Jean Yves ROTGE
Role of the thalamocortical networks in obsessive-compulsive disorderdécembre 2010 Directeur(s) de thèse : Pierre BURBAUD Résumé de thèse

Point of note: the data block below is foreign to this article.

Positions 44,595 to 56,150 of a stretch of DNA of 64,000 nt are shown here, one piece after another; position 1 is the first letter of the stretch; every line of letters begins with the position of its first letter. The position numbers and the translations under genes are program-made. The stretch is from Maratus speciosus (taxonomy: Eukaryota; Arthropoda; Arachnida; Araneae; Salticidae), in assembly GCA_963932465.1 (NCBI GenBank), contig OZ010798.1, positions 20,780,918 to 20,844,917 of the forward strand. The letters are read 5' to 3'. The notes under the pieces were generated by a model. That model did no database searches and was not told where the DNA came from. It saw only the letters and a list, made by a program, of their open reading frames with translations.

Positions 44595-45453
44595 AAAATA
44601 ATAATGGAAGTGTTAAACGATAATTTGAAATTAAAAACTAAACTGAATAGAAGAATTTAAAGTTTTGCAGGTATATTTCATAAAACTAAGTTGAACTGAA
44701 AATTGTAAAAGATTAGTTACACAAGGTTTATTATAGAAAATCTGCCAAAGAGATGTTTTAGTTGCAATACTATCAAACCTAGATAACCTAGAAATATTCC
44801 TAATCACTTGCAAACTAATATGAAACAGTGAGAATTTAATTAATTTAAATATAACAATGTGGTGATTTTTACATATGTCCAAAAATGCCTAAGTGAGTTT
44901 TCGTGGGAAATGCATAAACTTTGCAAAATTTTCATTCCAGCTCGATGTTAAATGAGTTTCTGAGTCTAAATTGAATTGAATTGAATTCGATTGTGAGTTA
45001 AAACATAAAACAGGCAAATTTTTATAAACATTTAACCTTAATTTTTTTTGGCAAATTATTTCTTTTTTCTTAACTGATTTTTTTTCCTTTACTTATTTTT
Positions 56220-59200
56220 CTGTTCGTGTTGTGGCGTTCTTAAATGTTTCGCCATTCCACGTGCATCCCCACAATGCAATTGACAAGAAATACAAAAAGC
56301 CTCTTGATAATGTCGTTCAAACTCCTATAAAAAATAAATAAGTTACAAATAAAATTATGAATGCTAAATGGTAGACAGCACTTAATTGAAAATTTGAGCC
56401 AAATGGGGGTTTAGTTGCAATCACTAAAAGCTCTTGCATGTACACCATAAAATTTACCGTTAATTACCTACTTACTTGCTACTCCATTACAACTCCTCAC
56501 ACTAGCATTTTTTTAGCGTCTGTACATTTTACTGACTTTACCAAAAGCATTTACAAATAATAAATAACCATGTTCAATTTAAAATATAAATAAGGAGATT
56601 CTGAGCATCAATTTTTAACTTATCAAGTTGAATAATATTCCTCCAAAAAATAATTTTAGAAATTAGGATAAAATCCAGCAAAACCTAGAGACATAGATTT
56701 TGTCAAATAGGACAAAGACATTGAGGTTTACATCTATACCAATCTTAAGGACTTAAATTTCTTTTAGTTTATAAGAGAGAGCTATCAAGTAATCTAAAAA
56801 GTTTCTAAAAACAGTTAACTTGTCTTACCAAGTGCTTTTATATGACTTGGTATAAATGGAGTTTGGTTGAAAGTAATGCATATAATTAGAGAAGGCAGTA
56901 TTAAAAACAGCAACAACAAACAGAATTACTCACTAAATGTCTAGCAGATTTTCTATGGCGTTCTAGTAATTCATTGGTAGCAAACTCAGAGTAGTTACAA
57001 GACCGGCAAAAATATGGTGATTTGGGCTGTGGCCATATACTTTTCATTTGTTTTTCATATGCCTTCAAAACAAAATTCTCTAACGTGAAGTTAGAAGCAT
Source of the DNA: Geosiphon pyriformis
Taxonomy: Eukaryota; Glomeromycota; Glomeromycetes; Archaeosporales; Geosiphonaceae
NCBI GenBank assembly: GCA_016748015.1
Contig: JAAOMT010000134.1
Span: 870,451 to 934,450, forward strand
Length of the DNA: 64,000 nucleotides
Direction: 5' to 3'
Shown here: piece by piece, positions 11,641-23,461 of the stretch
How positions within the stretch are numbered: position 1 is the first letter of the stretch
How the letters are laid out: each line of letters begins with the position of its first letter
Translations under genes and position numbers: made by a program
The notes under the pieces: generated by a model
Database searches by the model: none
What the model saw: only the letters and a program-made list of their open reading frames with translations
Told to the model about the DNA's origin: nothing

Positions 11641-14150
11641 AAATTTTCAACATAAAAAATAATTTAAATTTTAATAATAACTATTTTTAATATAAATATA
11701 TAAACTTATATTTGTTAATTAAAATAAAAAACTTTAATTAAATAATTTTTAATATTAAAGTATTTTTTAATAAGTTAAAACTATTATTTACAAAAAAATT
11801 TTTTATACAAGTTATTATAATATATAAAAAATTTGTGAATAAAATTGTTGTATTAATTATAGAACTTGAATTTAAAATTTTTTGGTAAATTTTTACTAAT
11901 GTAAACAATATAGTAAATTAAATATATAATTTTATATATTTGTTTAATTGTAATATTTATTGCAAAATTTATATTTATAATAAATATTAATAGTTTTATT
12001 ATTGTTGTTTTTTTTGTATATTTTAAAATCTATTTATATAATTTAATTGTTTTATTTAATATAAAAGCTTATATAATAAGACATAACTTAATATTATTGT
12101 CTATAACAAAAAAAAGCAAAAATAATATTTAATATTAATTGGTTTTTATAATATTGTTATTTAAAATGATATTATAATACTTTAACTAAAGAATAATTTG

Obsessive-compulsive disorder (OCD) is a frequent and disabling anxiety disorder. Available treatments are effective for most patients but impairing residual symptoms and treatment resistance are common in OCD patients. Therefore, a better understanding of OCD pathophysiology is essential for further improvement of therapeutic strategies. The main goal of my thesis was to assess the anatomical and funtional thalamocortical alterations associated with OCD. Concerning the anatomical thalamocortical alterations associated with OCD, we conducted two meta-analyses of anatomical neuroimaging studies and an original volumetric neuroimaging study. We reported a smaller thalamic volume and a greater orbitofrontal volume, but also an inverse relationship between the volume changes in OCD patients compared with healthy subjects. Furthermore, we showed that gray matter density within the orbitofrontal cortex and the putamen were enhanced in OCD. Concerning the functional thalamocortical alterations associated with OCD, we reported data coming from a meta-analysis of functional neuroimaging studies, an experimental study in subhuman primates using local brain pharmacological manipulations and an event-related neuroimaging study in OCD patients. In our meta-analysis, we showed that the orbitofrontal cortex, the thalamus and the striatum were involved in the mediation of OCD symptoms. In subhuman primates, the pharmacologically induced overactivity within the ventralanterior thalamic nucleus leaded to the emergence of compulsive-like behaviors. Then, in our neuroimaging study, we found that doubt-related orbitofrontal dysfunctions were not modulated by neither error signals nor compulsive-like behaviors in OCD patients, compared with healthy subjects. Finally, we described by using meta-analytic data that anatomical and functional brain alterations overlap with the lateral orbitofrontal cortex in OCD. In conclusion, our results suggest that the thalamo-orbitofrontal network may play a primary role in the genesis and mediation of OCD symptoms.